Thanksgiving offers a great opportunity to pass traditions onto your family that can make them understand why this holiday is not only uniquely American — but uniquely important as well. Here are eight traditions you can pass along during the Thanksgiving break.
- Cook a turkey and all its trimmings. Turkeys have been a part of Thanksgiving dating back centuries. Of course there are regional twists that offer variations on the traditional roasted bird — coffee rubbed turkey in Hawaii, salt encrusted turkey in New England, and deep-fried turkey in the South. Whether you go traditional or your own, the decision is up to you.
- Make a wish. Does your family fight over the wishbone from the Thanksgiving turkey? The tradition of tugging on either end of the fowl’s bone, known as a “lucky break,” dates back to Ancient Rome. The Romans brought the tradition with them when they conquered England and it was the English colonists that carried the tradition on to America.
- Watch the Lions, Cowboys and Bears — oh my! Throughout the U.S., football on Thanksgiving Day is as much a part of the celebration as turkey and pumpkin pie. Dating back to the first intercollegiate football championship on Thanksgiving Day in 1876, the day affords the time and relaxation to debate team loyalties, break down the playoff races and decide the best time to take a nap.
- Watch the Macy’s Thanksgiving Day Parade. Watching this parade on Thanksgiving Day morning has become an annual tradition in many American families since 1924. With the turkey roasting in the oven, even mom can join in to watch all the marching bands, floats, songs and giant helium-filled balloons.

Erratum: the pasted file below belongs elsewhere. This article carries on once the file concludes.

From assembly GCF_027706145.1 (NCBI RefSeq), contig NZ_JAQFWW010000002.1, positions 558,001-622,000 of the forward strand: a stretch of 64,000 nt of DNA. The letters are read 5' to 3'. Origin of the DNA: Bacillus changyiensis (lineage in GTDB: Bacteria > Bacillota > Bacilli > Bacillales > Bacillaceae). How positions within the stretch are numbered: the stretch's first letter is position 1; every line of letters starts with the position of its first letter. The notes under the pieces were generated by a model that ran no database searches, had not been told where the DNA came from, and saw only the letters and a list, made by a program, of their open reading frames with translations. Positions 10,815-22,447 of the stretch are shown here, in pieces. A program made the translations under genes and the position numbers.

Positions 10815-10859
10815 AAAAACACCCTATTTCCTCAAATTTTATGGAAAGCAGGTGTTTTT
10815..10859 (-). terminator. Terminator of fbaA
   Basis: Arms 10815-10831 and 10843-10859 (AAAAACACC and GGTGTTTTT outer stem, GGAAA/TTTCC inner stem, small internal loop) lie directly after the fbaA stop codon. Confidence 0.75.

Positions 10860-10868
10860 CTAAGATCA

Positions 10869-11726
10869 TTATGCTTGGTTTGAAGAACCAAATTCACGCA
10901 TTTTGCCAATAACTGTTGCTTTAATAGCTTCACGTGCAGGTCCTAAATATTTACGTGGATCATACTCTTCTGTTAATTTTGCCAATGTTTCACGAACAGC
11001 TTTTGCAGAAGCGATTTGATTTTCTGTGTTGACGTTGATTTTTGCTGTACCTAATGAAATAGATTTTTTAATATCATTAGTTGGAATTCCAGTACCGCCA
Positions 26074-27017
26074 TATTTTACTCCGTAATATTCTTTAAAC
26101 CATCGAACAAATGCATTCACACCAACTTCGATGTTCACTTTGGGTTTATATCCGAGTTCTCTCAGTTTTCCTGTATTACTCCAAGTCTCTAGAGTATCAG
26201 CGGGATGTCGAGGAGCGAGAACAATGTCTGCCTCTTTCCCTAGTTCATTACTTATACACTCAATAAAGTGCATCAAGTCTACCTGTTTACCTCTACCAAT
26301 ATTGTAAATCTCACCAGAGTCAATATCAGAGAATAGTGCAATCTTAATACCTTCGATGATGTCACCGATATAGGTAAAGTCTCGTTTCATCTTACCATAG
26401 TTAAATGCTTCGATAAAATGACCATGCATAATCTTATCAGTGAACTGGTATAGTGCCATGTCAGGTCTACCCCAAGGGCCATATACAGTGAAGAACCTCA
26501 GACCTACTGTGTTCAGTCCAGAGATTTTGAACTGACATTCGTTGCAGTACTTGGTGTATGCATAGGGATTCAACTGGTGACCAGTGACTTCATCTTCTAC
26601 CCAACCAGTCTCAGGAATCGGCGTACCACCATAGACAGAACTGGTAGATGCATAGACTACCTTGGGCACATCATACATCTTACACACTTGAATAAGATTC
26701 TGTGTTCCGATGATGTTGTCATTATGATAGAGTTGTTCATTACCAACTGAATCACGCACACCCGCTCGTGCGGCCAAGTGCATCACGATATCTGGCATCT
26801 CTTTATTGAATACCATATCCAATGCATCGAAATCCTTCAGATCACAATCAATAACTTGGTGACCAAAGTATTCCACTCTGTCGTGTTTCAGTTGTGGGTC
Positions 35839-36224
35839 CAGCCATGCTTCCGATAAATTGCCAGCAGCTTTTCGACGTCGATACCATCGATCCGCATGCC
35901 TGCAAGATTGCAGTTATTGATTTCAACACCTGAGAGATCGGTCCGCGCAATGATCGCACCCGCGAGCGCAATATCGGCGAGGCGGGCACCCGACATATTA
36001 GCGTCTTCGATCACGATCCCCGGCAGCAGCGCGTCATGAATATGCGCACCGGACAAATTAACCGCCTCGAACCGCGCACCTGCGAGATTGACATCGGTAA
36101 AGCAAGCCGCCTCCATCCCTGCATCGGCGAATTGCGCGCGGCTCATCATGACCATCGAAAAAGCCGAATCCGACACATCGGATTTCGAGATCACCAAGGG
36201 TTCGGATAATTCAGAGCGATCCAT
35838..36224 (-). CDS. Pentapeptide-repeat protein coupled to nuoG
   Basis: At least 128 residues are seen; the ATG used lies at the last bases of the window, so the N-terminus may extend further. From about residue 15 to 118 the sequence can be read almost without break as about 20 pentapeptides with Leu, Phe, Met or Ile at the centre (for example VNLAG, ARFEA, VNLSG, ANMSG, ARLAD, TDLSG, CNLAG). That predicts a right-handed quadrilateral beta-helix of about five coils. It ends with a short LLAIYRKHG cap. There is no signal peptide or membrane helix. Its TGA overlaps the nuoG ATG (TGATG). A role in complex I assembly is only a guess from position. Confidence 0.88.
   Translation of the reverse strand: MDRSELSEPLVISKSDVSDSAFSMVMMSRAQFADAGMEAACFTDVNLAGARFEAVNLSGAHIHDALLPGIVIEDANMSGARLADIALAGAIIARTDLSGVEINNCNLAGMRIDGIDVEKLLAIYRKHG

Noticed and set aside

- Enjoy diving into a leaf pile. What better way to trick your entire family into doing a loathsome chore? Challenge them to piling up as much leaves that they can muster in the front yard — and then dive into it. Throwing leaves at each other and seeing how deep you can get buried can also burn off some Thanksgiving meal calories. When you’re done, your yard won’t be any worse than when you started.
- Run in a turkey trot. It’s great exercise and you don’t have to feel as guilty about all the turkey you’ll eat later that day. Plus, it’s for a good cause (as the proceeds usually go to local charities).
- Deliver a Thanksgiving meal to a family in need. Express your gratitude by giving back to the community. Adopt a less-fortunate family in your area, buy them a Thanksgiving dinner with all the trimmings and deliver it to their home.
- Give thanks. Last, but certainly not least, Thanksgiving is about giving thanks for the people and blessings of the past year. So before you eat your Thanksgiving meal, whether through a blessing, saying grace or a Thanksgiving show-and-tell — ask everyone what they are thankful for. You may be surprised what you hear.